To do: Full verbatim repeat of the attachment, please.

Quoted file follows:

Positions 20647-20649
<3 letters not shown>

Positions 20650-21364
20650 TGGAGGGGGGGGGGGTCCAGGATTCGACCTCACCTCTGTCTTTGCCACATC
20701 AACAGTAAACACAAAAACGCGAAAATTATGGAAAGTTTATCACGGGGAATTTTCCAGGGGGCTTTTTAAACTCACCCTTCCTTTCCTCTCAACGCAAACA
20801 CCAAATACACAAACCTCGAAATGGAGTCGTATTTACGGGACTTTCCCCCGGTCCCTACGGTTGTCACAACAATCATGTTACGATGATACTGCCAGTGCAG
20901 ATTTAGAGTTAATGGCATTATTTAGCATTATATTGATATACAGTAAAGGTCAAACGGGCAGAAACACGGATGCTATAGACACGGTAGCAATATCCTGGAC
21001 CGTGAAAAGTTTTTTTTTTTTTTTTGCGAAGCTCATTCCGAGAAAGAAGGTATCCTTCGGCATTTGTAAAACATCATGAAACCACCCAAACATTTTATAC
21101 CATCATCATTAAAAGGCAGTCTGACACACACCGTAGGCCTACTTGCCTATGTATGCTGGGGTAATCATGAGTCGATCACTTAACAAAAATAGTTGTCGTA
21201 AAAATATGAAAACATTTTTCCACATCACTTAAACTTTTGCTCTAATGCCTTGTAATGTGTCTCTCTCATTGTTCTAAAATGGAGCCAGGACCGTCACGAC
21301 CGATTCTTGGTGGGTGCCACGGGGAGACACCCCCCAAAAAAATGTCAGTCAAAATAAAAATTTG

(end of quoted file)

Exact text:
Positions 20647-20649
<3 letters not shown>

Positions 20650-21364
20650 TGGAGGGGGGGGGGGTCCAGGATTCGACCTCACCTCTGTCTTTGCCACATC
20701 AACAGTAAACACAAAAACGCGAAAATTATGGAAAGTTTATCACGGGGAATTTTCCAGGGGGCTTTTTAAACTCACCCTTCCTTTCCTCTCAACGCAAACA
20801 CCAAATACACAAACCTCGAAATGGAGTCGTATTTACGGGACTTTCCCCCGGTCCCTACGGTTGTCACAACAATCATGTTACGATGATACTGCCAGTGCAG
20901 ATTTAGAGTTAATGGCATTATTTAGCATTATATTGATATACAGTAAAGGTCAAACGGGCAGAAACACGGATGCTATAGACACGGTAGCAATATCCTGGAC
21001 CGTGAAAAGTTTTTTTTTTTTTTTTGCGAAGCTCATTCCGAGAAAGAAGGTATCCTTCGGCATTTGTAAAACATCATGAAACCACCCAAACATTTTATAC
21101 CATCATCATTAAAAGGCAGTCTGACACACACCGTAGGCCTACTTGCCTATGTATGCTGGGGTAATCATGAGTCGATCACTTAACAAAAATAGTTGTCGTA
21201 AAAATATGAAAACATTTTTCCACATCACTTAAACTTTTGCTCTAATGCCTTGTAATGTGTCTCTCTCATTGTTCTAAAATGGAGCCAGGACCGTCACGAC
21301 CGATTCTTGGTGGGTGCCACGGGGAGACACCCCCCAAAAAAATGTCAGTCAAAATAAAAATTTG